Eugene Robinson, a Pulitzer Prize-winning journalist and a columnist for The Washington Post, will present an endowed lecture on Jan. 15, as part of Bridgewater College’s Martin Luther King Jr. Day observance.
Robinson will speak on “We’re Someplace We’ve Never Been: Race, Diversity and the New America” at 7:30 p.m. Monday, Jan. 15, in Cole Hall. This program is free and open to the public.
His story-telling ability has won him wide acclaim, most notably as the winner of the 2009 Pulitzer Prize for his commentary on the 2008 presidential race that resulted in the election of America’s first black president.
Robinson began his journalism career at The San Francisco Chronicle, where he was one of two reporters assigned to cover the trial of kidnapped newspaper heiress Patricia Hearst.
He joined The Washington Post in 1980 as city hall reporter, covering the first term of Washington’s mayor, Marion Barry. He became an assistant city editor in 1981 and, in 1984, was promoted to city editor, in charge of the paper’s coverage of the District of Columbia.
During the 1987-88 academic year, on leave from The Post, Robinson was a Nieman Fellow in Journalism at Harvard University. On his return to the paper he was named The Post’s South America correspondent, based in Buenos Aires, Argentina, a post he held from 1988-1992.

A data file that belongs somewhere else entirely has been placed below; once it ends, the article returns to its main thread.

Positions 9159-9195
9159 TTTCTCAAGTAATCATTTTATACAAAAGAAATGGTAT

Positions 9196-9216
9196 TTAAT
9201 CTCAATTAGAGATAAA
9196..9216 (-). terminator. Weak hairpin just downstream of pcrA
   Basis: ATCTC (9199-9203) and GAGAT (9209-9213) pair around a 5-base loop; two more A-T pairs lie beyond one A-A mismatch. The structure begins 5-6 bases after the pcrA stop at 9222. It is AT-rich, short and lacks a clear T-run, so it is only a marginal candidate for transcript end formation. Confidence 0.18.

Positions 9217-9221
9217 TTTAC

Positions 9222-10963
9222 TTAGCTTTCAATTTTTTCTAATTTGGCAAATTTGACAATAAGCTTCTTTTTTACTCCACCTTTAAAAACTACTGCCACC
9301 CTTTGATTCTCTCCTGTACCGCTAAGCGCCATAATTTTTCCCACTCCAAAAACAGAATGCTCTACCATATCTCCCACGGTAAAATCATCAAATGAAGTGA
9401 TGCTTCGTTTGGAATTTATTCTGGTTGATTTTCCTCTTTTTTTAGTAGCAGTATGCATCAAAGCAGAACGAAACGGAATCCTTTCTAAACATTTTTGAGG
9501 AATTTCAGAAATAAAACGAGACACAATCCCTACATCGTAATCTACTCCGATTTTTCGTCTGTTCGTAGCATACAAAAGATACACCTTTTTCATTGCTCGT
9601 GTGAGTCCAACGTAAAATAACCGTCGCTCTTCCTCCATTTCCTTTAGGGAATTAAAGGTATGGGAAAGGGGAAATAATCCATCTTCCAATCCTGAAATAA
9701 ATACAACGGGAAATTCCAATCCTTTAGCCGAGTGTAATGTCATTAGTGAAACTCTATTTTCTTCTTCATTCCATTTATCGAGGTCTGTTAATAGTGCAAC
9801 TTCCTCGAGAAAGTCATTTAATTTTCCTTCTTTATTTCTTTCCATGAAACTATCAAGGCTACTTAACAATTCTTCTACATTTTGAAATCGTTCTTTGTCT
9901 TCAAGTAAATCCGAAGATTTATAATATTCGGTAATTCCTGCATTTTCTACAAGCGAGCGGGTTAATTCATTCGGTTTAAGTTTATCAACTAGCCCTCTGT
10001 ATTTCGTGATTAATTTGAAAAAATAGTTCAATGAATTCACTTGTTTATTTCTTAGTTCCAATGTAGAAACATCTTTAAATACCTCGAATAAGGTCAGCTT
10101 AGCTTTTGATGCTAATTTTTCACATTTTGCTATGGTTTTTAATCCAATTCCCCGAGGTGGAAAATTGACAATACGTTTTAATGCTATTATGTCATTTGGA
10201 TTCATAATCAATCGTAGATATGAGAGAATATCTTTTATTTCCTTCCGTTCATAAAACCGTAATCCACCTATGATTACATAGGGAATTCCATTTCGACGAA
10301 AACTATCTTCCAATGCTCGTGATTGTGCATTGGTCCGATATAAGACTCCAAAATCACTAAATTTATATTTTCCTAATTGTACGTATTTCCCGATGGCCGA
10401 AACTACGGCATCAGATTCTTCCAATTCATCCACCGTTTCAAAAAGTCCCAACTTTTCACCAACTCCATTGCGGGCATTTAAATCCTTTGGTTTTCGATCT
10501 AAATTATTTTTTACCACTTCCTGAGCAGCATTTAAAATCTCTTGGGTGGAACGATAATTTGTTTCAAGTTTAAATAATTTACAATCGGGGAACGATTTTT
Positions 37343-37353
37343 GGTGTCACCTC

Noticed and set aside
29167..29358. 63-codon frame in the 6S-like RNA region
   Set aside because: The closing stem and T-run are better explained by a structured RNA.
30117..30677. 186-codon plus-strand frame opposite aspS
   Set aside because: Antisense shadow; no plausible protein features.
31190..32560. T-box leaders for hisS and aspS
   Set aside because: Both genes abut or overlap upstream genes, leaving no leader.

In February 1994, Robinson returned to Washington to become The Post’s foreign editor. That same year he was elected to the Council of Foreign Relations.
In 2010, Robinson was elected to the Pulitzer Prize Board. He is a member of the National Association of Black Journalists and the NABJ Hall of Fame.
He is the author of three books – Coal to Cream: A Black Man’s Journey Beyond Color to an Affirmation of Race, Last Dance in Havana: The Final Days of Fidel and the Start of the New Cuban Revolution and Disintegration.
Robinson is a regular contributor to MSNBC. He lives in Arlington, Va., with his wife, Avis.
Sponsored by the Harry W. and Ina Mason Shank Peace Studies Endowment and the Harold H. Hersch Education Fund, the lecture is free and open to the public.